The following procedure has worked on several different UNIX systems:Quote:>How would one copy exactly a whole partition to another one, and then
>copy it back exactly as it was before? (I mean without doing each individual
>directory by hand). I'd like to remake the file system on one disk, and
>it would be quite easy to copy it to another disk I have.
1. create file system on destination drive.
2. Mount new partition (/mnt, or /tmp/mnt are good places..)
3. cd to source file system
4. find . -depth -cpio -pdl <mount point of new partition>
5. dismount destition partition
If using find and cpio is not desired substitute the following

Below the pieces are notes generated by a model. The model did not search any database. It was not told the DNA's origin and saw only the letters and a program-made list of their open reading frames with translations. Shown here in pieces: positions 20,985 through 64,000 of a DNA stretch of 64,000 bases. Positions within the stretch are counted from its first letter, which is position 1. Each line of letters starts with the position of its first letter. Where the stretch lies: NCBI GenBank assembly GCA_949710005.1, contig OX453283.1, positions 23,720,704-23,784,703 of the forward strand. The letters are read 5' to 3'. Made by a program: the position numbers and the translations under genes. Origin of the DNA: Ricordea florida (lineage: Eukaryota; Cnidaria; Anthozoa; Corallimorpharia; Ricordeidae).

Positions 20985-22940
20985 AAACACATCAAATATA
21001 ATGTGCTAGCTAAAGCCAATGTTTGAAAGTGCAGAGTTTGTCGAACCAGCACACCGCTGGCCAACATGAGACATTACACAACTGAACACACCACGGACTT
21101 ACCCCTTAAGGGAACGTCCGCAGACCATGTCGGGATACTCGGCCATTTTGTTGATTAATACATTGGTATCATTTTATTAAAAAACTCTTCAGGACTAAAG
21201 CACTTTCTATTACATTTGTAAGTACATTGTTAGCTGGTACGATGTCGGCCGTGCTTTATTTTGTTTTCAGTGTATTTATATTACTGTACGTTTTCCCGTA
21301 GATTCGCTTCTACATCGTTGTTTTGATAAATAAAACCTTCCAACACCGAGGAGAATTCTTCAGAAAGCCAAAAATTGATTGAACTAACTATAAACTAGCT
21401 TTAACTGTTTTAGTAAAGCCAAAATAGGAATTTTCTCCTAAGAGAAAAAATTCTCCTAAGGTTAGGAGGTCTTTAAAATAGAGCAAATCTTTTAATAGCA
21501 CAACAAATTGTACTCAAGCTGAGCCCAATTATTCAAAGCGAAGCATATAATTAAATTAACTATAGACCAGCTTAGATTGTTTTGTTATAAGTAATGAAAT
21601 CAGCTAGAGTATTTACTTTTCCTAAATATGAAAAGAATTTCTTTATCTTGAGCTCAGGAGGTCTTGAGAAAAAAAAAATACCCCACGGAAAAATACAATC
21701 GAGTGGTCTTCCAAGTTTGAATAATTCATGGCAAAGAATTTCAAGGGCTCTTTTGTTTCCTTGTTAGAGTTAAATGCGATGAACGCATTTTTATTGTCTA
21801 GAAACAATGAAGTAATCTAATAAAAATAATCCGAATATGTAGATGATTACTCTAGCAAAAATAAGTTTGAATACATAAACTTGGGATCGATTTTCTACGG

4. tar -cf - | (cd <new filesystem>; tar -xf -)
NOTE: neither of these procedures preserve the inode numbers of the files. They
both will preserve hard and symbolic links.
Both methods must be done by root.
Jesse I Pollard, II
Any opinions expressed are solely my own.
I backup my linux and dos partitions under linux. I could do this when
I ran windows 3.11. All that I had to do was not to touch the OS files.
The DOS OS files were initially installed in the target partition simply
using a boot disk, ie format /s C:. Now under windows 95, it installs
its own OS files, that are actually different from those that are on the
startup disk even. How do I copy the windows 95 partition (which is
created by DOS 6.22 fdisk or linux fdisk and formatted by dos 6.22 format)
to another hard disk such that it is live windows 95 partition, identical
to the original one? Main problem is installing the OS files for windows
95 without going through the installation.